Preview abstract Supervised approaches to single-channel speech separation rely on synthetic mixtures, so that the individual sources can be used as targets. Good performance depends upon how well the synthetic mixture data match real mixtures. However, matching synthetic data to the acoustic properties and distribution of sounds in a target domain can be challenging. Instead, we propose an unsupervised method that requires only singlechannel acoustic mixtures, without ground-truth source signals. In this method, existing mixtures are mixed together to form a mixture of mixtures, which the model separates into latent sources. We propose a novel loss that allows the latent sources to be remixed to approximate the original mixtures. Experiments show that this method can achieve competitive performance on speech separation compared to supervised methods. In a semisupervised learning setting, our method enables domain adaptation by incorporating unsupervised mixtures from a matched domain. In particular, we demonstrate that significant improvement to reverberant speech separation performance can be achieved by incorporating reverberant mixtures. View details
    Preview abstract In recent years, rapid progress has been made on the problem of single-channel sound separation using supervised training of deep neural networks. In such supervised approaches, a model is trained to predict the component sources from synthetic mixtures created by adding up isolated ground-truth sources. Reliance on this synthetic training data is problematic because good performance depends upon the degree of match between the training data and real-world audio, especially in terms of the acoustic conditions and distribution of sources. The acoustic properties can be challenging to accurately simulate, and the distribution of sound types may be hard to replicate. In this paper, we propose a completely unsupervised method, mixture invariant training (MixIT), that requires only single-channel acoustic mixtures. In MixIT, training examples are constructed by mixing together existing mixtures, and the model separates them into a variable number of latent sources, such that the separated sources can be remixed to approximate the original mixtures. We show that MixIT can achieve competitive performance compared to supervised methods on speech separation. Using MixIT in a semi-supervised learning setting enables unsupervised domain adaptation and learning from large amounts of real world data without ground-truth source waveforms. In particular, we significantly improve reverberant speech separation performance by incorporating reverberant mixtures, train a speech enhancement system from noisy mixtures, and improve universal sound separation by incorporating a large amount of in-the-wild data. View details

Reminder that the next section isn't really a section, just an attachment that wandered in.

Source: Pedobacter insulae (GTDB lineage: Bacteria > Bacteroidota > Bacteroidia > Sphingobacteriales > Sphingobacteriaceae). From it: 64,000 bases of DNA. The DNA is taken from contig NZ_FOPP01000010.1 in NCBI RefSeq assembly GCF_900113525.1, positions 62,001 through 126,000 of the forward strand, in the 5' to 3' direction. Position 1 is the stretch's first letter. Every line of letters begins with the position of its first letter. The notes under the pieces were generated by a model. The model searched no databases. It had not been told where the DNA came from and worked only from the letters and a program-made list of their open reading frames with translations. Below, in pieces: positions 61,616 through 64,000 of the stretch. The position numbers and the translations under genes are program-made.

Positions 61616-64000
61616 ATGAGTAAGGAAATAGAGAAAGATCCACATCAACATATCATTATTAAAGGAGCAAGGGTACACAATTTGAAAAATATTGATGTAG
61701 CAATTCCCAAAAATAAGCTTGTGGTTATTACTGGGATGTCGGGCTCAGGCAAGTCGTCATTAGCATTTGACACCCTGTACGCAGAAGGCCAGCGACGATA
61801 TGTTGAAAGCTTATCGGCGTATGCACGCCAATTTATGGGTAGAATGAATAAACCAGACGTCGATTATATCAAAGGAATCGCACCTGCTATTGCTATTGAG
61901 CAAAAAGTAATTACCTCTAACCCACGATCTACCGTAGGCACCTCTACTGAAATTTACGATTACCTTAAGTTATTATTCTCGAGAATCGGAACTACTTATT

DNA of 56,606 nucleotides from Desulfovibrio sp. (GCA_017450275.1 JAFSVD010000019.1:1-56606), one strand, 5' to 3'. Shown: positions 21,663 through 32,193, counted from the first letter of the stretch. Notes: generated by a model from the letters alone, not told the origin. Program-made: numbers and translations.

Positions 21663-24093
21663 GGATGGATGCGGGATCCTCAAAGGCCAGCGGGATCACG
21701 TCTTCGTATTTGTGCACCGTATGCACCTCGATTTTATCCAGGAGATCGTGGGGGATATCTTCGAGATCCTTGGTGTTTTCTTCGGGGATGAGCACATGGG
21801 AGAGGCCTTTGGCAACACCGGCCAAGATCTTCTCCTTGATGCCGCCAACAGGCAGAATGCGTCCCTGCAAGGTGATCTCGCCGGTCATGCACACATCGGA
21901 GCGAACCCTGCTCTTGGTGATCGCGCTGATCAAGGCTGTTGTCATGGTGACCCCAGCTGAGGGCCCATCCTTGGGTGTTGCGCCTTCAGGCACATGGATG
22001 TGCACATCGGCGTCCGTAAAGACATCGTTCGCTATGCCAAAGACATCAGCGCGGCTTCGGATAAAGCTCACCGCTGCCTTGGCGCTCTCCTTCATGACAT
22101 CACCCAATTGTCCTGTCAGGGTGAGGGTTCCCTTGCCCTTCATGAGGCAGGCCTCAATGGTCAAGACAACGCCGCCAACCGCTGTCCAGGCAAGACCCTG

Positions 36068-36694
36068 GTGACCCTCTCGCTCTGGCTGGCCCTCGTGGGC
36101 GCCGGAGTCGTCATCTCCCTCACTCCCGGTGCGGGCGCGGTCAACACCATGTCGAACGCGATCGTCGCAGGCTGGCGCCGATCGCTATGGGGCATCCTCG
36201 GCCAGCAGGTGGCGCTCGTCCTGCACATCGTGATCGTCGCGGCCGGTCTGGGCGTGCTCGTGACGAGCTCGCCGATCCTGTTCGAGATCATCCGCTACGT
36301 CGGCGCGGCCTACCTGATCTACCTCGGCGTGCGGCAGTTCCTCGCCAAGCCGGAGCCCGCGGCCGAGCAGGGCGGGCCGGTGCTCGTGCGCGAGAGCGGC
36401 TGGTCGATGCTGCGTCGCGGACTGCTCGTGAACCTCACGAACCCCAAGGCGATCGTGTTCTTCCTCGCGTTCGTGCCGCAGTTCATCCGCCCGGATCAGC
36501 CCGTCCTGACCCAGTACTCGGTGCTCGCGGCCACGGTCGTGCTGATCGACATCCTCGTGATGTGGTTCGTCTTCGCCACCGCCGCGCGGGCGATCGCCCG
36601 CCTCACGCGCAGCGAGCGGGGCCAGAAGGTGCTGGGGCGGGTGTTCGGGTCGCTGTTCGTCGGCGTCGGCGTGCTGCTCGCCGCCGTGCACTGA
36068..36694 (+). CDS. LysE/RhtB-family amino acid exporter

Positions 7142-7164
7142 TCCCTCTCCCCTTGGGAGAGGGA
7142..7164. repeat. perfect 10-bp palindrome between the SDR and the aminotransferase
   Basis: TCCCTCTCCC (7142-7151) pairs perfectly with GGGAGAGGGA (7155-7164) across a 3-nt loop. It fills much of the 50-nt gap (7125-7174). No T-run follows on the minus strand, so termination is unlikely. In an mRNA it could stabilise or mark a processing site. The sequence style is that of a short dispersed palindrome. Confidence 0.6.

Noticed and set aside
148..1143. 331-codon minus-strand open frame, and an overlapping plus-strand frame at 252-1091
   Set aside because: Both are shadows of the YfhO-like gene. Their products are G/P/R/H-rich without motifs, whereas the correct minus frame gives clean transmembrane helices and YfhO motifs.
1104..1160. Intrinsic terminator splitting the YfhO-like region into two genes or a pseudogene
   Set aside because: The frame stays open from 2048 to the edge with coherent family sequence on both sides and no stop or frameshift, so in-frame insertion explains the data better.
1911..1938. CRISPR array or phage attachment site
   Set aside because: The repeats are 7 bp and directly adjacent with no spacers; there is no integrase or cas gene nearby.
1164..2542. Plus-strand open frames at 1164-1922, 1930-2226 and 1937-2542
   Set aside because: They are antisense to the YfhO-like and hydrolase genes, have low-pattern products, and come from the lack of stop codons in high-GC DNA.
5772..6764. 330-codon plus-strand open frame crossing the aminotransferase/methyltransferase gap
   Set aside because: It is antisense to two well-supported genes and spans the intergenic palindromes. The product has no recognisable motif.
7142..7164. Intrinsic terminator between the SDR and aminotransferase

Universal Sound Separation
    Ilya Kavalerov
    Jonathan Le Roux
    IEEE Workshop on Applications of Signal Processing to Audio and Acoustics (WASPAA) (2019)
    Preview abstract Recent deep learning approaches have achieved impressive performance on speech enhancement and separation tasks. However, these approaches have not been investigated for separating mixtures of arbitrary sounds of different types, a task we refer to as universal sound separation, and it is unknown whether performance on speech tasks carries over to non-speech tasks. To study this question, we develop a universal dataset of mixtures containing arbitrary sounds, and use it to investigate the space of mask-based separation architectures, varying both the overall network architecture and the framewise analysis-synthesis basis for signal transformations. These network architectures include convolutional long short-term memory networks and time-dilated convolution stacks inspired by the recent success of time-domain enhancement networks like ConvTasNet. For the latter architecture, we also propose novel modifications that further improve separation performance. In terms of the framewise analysis-synthesis basis, we explore using either a short-time Fourier transform (STFT) or a learnable basis, as used in ConvTasNet, and for both of these bases, we examine the effect of window size. In particular, for STFTs, we find that longer windows (25-50 ms) work best for speech/non-speech separation, while shorter windows (2.5 ms) work best for arbitrary sounds. For learnable bases, shorter windows (2.5 ms) work best on all tasks. Surprisingly, for universal sound separation, STFTs outperform learnable bases. Our best methods produce an improvement in scale-invariant signal-to-distortion ratio of over 13 dB for speech/non-speech separation and close to 10 dB for universal sound separation. View details